Even so, PepsiCo and P&G are committed to their relationships with minority and women-owned business enterprises, Fuller says. P&G, for example, awarded more than $1.5 billion in service and supply contracts to MWBEs between July 2001 and June 2005 alone, according to the company’s annual report. That figure led, at least in part, to the company’s May 2005 induction into the Billion Dollar Roundtable, an elite organization open only to companies that do at least $1 billion in business every year with minority suppliers.  “[PepsiCo and P&G] have been clients with us since the very beginning,” Fuller says, adding that pharmaceutical giant Johnson & Johnson, also based in New Brunswick, has been a client for nearly 10 years.

MWBEs should not rely on the notion that being a diverse business will lead to long-term procurement opportunities with major corporations or with federal, state or local government agencies, Fuller insists. A longtime member of the National Minority Supplier Development Council Inc., which, provides a direct link between major corporations and minority-owned enterprises, Fuller is well aware of what works and what does not work when seeking procurement contracts.  “The premise of promoting your company as a diverse business to potential customers worked great in the ’60s, ’70s, ’80s and early ’90s,” he says. “Now it’s not quite as effective and many MWBEs will find it difficult to win contracts and maintain their business if the only thing they have to promote is the color of their skin or gender.”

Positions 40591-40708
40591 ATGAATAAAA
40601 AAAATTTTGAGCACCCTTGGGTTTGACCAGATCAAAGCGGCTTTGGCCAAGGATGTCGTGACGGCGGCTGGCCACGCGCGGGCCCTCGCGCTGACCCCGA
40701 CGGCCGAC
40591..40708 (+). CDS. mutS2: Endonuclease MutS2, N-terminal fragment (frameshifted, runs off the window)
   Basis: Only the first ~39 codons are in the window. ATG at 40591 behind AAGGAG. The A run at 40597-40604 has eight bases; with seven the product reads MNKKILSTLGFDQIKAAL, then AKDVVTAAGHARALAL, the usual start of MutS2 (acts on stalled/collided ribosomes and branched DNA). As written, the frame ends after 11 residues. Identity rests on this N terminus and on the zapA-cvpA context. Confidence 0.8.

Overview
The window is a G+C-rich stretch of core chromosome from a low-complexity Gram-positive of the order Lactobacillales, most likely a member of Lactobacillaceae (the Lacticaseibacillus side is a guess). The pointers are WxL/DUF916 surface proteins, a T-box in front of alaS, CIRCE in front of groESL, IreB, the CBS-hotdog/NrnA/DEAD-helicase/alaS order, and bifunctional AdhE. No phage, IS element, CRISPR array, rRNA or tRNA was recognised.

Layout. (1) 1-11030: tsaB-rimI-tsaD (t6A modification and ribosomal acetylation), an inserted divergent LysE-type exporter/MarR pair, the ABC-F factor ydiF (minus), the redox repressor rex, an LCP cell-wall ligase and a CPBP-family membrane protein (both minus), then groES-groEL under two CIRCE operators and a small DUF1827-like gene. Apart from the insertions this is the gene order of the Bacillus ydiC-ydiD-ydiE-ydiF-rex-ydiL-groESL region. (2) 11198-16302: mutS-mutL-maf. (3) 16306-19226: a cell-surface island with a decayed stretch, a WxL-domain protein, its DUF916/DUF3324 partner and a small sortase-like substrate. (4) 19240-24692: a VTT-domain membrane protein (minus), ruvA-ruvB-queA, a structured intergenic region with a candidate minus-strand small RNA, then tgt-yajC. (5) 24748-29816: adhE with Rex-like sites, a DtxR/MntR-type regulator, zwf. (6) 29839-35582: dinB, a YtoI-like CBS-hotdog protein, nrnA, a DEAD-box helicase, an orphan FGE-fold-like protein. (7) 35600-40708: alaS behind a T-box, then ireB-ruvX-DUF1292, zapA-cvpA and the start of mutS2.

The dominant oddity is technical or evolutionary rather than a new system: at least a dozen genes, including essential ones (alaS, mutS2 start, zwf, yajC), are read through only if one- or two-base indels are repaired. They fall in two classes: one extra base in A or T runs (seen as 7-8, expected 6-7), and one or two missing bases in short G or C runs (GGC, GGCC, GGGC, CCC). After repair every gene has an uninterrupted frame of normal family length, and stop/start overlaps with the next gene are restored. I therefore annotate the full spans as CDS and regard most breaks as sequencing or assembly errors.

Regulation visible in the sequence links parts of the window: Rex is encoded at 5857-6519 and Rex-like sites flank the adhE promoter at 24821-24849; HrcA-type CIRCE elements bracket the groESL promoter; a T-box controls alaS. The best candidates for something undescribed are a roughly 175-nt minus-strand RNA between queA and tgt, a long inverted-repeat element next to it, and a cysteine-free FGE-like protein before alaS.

Instead, offering a quality product or service and a proven track record is more likely to get an MWBE a contract and lucrative business relationship, he argues.  “A businessowner will spend a lot of time and resources just getting registered [as an MWBE] and listed in a corporation’s database,” he says. “Once registered, it’s the actual product or service that will keep the contracts coming.” 
Because Fuller practices what he preaches, IPC is currently on its fourth five-year contract with PepsiCo, and P&G remains an ongoing client. “Generally, a buyer for a company won’t even speak to a supplier unless the supplier is registered in the company’s database. The main job of a chief diversity officer is to help MWBEs register with an organization. Once that process is completed, the rest is up to the vendor,” Fuller says.